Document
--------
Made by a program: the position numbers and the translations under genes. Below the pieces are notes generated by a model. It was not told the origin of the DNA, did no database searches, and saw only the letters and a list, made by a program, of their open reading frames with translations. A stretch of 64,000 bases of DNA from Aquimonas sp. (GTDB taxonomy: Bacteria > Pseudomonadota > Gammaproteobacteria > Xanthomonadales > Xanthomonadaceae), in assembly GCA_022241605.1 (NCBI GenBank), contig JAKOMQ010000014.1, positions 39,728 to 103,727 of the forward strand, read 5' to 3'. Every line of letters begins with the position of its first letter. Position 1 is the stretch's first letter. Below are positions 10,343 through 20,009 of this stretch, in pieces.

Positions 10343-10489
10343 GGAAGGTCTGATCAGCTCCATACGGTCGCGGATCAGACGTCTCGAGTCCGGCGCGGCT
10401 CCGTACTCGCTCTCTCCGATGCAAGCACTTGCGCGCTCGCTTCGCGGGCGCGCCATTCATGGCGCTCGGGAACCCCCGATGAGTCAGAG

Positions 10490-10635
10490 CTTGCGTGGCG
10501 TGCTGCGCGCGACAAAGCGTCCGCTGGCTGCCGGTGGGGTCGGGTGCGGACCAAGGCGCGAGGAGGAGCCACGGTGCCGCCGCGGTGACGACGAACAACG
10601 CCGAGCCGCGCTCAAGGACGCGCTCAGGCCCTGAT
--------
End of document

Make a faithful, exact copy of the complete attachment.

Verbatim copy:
Made by a program: the position numbers and the translations under genes. Below the pieces are notes generated by a model. It was not told the origin of the DNA, did no database searches, and saw only the letters and a list, made by a program, of their open reading frames with translations. A stretch of 64,000 bases of DNA from Aquimonas sp. (GTDB taxonomy: Bacteria > Pseudomonadota > Gammaproteobacteria > Xanthomonadales > Xanthomonadaceae), in assembly GCA_022241605.1 (NCBI GenBank), contig JAKOMQ010000014.1, positions 39,728 to 103,727 of the forward strand, read 5' to 3'. Every line of letters begins with the position of its first letter. Position 1 is the stretch's first letter. Below are positions 10,343 through 20,009 of this stretch, in pieces.

Positions 10343-10489
10343 GGAAGGTCTGATCAGCTCCATACGGTCGCGGATCAGACGTCTCGAGTCCGGCGCGGCT
10401 CCGTACTCGCTCTCTCCGATGCAAGCACTTGCGCGCTCGCTTCGCGGGCGCGCCATTCATGGCGCTCGGGAACCCCCGATGAGTCAGAG

Positions 10490-10635
10490 CTTGCGTGGCG
10501 TGCTGCGCGCGACAAAGCGTCCGCTGGCTGCCGGTGGGGTCGGGTGCGGACCAAGGCGCGAGGAGGAGCCACGGTGCCGCCGCGGTGACGACGAACAACG
10601 CCGAGCCGCGCTCAAGGACGCGCTCAGGCCCTGAT